Leading Republican Forces Confirmation Hearings on Wildly Unqualified Judge Nominees.

Senate Judiciary Committee Chairman Chuck Grassley is burning the blue slip for some judicial nominees.

The Iowa Republican will announce later Thursday that he is going ahead with a confirmation hearing for a nominee to the powerful appellate courts despite the objections of a Democrat who had been blocking the nomination for months.

The move will likely escalate the judicial wars in the Senate.

Grassley says he has scheduled hearings for David Stras, a nominee to the 8th U.S. Circuit Court of Appeals. Sen. Al Franken (D-Minn.), Stras’ home-state senator, said earlier this year that he would not return the so-called blue slip for Stras because of his conservative ideology.

“The Democrats seriously regret that they abolished the filibuster, as I warned them they would,” Grassley plans to say in a floor speech. “But they can’t expect to use the blue slip courtesy in its place. That’s not what the blue slip is meant for.”

The blue slip asks whether a senator approves or disapproves of a nominee.

Along with the Stras hearing, Grassley will announce that he will hold a hearing for Kyle Duncan, picked by President Donald Trump to serve on the 5th Circuit. His home-state senator, Sen. John Kennedy (R-La.), has returned a blue slip, but he noted that he was undecided on the nomination as he submitted the paper.

The blue slip process is a century-old Senate tradition that says the Judiciary Committee doesn’t hold a confirmation hearing for potential judges without approval from permission from the candidate’s home-state senators. Senators return an actual blue slip to the committee.

It is also one of the Democrats’ last major leverage points over Trump’s judicial nominees, after they voted to kill the filibuster for most nominations four years ago. The Republicans abolished the 60-vote threshold for filibusters on Supreme Court picks earlier this year.

At least four Democrats have said this year they will not return blue slips for Trump’s circuit nominees: Franken, Sens. Ron Wyden and Jeff Merkley of Oregon, and Tammy Baldwin of Wisconsin.

Previous committee chairs have rigidly adhered to the blue-slip rule for district court nominees, whose courts span just a single state. But they have been more flexible for the more influential and powerful circuit courts.

“I’ll add that I’m less likely to proceed on a district court nominee who does not have two positive blue slips from home-state senators,” Grassley said. “But circuit courts cover multiple states. There’s less reason to defer to the views of a single state’s senator for such nominees.”

In his speech Thursday, Grassley will note that just two out of 18 previous chairmen allowed one senator “to wield veto power over a nominee” — including former Vice President Joe Biden, a former Judiciary Committee chairman himself.

Grassley will also argue that the blue slip is “not meant to signify the senator’s ultimate support or opposition to the nominee," but merely whether the person should receive a hearing.

“Some of my Democratic colleagues and left-wing outside groups mistakenly assert that the blue slip affords a home-state senator veto power over a nominee,” Grassley said. “That is not true.”

Ideology isn’t the sole reason why some Democratic senators have tried to obstruct a handful of Trump judicial nominees. For example, Wyden and Merkley said the White House went against Oregon’s standard tradition of using a bipartisan nominating commission to come up with potential candidates.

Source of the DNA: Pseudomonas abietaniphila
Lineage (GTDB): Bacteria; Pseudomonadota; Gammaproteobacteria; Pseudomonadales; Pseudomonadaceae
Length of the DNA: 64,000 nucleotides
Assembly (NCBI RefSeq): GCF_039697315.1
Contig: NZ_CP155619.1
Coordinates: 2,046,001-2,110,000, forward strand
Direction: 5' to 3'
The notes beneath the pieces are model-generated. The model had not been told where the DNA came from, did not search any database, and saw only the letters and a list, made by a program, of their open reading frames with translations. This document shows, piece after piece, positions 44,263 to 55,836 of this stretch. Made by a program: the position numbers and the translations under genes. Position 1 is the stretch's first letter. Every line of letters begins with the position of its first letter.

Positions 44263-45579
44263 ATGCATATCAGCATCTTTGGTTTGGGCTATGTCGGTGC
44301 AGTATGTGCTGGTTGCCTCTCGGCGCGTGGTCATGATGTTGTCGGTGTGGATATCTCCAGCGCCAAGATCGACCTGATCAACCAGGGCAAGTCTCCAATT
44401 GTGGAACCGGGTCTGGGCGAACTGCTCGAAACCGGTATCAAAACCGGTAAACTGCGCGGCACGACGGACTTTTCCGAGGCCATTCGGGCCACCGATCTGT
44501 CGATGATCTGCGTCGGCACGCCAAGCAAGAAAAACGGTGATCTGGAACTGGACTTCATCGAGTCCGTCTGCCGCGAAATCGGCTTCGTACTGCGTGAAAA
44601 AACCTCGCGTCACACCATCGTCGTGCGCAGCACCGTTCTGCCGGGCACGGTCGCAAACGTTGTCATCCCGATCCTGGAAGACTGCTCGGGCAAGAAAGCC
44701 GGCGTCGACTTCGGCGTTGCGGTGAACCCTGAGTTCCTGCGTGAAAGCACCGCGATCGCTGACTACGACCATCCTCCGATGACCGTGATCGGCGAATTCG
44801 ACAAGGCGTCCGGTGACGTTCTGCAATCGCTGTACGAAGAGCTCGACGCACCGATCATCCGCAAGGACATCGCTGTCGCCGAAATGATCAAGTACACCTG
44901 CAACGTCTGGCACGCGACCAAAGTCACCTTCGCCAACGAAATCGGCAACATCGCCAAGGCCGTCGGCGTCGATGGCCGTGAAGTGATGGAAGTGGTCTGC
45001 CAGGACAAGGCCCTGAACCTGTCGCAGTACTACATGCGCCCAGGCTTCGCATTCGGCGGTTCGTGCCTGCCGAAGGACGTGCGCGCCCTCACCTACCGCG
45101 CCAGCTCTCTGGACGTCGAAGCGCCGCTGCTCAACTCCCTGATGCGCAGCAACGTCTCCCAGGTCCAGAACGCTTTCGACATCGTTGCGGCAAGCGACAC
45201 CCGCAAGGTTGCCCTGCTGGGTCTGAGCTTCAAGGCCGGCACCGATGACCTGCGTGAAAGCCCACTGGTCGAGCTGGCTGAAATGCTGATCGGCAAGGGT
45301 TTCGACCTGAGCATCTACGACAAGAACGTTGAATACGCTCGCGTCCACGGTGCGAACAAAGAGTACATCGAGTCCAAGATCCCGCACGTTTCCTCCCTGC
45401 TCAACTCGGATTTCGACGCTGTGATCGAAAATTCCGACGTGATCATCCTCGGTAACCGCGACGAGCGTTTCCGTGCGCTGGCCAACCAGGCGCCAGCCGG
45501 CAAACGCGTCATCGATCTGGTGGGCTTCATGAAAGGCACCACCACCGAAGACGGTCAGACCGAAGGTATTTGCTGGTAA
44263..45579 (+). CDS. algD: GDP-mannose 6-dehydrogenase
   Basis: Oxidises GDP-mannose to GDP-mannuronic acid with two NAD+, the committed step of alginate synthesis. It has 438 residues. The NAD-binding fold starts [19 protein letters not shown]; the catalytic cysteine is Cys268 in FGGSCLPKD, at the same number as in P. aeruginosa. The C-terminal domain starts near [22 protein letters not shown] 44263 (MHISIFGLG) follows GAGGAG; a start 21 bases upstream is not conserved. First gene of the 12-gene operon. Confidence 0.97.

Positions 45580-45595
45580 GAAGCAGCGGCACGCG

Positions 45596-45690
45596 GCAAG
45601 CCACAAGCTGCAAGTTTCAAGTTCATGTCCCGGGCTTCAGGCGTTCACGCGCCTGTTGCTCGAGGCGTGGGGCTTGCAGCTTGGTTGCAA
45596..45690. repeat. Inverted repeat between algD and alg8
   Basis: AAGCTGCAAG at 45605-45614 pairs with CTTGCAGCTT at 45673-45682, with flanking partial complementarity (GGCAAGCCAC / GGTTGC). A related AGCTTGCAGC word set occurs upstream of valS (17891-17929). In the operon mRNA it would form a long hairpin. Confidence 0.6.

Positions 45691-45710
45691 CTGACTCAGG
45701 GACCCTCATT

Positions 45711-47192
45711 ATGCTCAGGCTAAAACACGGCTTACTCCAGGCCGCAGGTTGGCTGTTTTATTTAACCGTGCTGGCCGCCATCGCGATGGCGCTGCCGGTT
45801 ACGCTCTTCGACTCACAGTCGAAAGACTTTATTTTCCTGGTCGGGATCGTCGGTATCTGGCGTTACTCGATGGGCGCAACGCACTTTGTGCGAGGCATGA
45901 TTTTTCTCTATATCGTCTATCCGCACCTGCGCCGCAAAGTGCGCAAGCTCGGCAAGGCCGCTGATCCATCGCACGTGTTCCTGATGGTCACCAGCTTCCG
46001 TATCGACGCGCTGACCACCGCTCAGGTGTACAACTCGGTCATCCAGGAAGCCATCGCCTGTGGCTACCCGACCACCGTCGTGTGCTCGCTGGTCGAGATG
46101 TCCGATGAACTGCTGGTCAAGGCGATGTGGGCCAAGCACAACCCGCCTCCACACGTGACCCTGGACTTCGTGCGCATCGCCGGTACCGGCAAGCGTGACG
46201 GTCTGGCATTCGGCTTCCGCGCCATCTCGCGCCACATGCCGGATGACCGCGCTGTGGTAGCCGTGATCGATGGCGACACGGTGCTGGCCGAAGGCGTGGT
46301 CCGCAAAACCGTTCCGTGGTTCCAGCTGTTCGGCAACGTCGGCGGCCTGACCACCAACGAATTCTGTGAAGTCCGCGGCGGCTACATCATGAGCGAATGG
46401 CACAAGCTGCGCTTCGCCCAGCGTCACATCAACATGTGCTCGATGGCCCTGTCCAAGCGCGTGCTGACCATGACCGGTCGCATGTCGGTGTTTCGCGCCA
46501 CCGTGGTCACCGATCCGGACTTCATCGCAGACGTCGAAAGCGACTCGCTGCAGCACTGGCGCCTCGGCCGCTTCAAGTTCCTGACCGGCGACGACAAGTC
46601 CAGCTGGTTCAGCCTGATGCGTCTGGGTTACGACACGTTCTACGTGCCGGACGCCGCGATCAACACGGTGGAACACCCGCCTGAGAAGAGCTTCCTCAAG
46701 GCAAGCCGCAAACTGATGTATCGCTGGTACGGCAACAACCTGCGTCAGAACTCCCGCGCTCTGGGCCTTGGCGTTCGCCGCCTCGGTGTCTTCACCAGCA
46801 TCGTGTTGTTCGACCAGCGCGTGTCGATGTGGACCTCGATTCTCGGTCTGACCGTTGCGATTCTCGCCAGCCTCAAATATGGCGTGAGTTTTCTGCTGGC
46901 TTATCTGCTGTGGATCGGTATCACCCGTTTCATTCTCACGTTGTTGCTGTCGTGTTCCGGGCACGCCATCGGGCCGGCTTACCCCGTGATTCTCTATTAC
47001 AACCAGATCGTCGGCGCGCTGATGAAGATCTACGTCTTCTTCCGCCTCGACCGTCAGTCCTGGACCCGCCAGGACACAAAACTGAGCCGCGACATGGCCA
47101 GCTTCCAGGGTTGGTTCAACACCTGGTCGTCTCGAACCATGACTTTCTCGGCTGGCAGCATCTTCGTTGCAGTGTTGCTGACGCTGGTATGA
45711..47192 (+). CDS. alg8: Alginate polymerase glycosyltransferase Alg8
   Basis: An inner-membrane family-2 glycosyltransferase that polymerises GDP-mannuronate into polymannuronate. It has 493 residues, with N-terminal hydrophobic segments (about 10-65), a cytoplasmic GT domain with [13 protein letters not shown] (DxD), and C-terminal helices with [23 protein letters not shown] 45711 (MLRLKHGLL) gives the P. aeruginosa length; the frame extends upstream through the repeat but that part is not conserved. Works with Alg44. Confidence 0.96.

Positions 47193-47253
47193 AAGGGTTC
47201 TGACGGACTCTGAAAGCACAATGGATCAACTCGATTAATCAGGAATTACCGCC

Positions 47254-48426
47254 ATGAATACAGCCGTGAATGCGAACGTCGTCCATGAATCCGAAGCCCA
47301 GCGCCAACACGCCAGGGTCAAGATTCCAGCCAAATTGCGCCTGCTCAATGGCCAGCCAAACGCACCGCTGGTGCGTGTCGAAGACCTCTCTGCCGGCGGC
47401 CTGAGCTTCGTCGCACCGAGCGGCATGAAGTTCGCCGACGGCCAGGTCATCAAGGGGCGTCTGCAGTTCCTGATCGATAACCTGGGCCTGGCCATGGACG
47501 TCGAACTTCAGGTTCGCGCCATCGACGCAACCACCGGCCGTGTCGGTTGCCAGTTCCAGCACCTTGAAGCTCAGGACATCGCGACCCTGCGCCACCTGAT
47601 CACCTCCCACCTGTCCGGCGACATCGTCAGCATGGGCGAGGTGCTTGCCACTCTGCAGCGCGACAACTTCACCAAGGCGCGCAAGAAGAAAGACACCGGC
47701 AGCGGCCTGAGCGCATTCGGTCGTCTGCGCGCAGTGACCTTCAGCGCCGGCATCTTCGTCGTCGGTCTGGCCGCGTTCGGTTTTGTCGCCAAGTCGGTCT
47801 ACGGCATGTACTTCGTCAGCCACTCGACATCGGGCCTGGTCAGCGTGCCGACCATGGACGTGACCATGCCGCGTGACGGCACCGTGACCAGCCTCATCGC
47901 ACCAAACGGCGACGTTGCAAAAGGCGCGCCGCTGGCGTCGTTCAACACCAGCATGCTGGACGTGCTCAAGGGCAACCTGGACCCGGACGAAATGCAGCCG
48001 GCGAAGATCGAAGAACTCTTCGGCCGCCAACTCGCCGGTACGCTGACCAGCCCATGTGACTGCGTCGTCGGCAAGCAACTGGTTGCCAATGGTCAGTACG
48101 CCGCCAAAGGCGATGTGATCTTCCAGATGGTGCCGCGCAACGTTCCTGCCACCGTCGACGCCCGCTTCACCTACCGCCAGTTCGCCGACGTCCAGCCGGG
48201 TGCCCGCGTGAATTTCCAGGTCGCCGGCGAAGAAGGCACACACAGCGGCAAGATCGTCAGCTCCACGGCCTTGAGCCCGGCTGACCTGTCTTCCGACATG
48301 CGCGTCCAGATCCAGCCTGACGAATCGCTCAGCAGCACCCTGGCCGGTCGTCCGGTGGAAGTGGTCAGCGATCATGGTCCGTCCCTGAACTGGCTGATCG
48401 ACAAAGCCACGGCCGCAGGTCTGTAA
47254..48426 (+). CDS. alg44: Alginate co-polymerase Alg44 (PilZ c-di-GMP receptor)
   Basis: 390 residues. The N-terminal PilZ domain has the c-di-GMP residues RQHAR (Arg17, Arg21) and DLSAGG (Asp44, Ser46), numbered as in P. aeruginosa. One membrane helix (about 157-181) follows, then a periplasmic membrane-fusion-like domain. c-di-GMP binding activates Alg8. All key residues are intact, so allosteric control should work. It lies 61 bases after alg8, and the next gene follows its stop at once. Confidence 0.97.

“I won’t allow the White House to just steamroll home-state senators,” Grassley will say. “But, as I’ve said all along, I won’t allow the blue slip process to be abused. I won’t allow senators to prevent a Committee hearing for political or ideological reasons.”

President Donald Trump has nominated 50 candidates to lifetime appointments to the federal bench — including a man who asserted transgender children were evidence of “Satan’s plan,” one deemed unqualified by the American Bar Association and a handful of prolific bloggers.

And the GOP has unanimously stuck by Trump’s judges. Senate Republicans have cleared judicial nominees at a comparatively rapid clip this year — even as the conservative base has complained they’re not moving fast enough — and are planning to pick up the pace even more in the coming months.

Among the more eyebrow-raising judges is Charles Goodwin, who has been nominated to the federal bench in Oklahoma. He is the first judicial nominee since 2006 to earn a “not qualified” label from the American Bar Association, which has screened judicial candidates since the 1950s. (It’s possible Barack Obama considered judges the ABA would have found “not qualified,” but his administration worked with the ABA to evaluate nominees before they were announced, something Trump has declined to do.)

Both of his Republican home-state senators, James Lankford and Jim Inhofe, say they’re still confident Goodwin is adequately qualified to serve on the bench and dismissed the ABA’s findings.

“He’s been a very solid jurist,” Lankford said. “We’re trying to find out the whys [of the ABA rating]. Of course, they’re very secretive about the process and why they make the decisions they do.”

Inhofe added: “I personally really vetted him well and took this very seriously. There’s got to be some reason for [the ABA ratings] that I don’t understand.” The ABA had reviewed candidates during the Obama administration before they were nominated, so it’s possible the Obama White House considered nominees found “not qualified” but they were never made public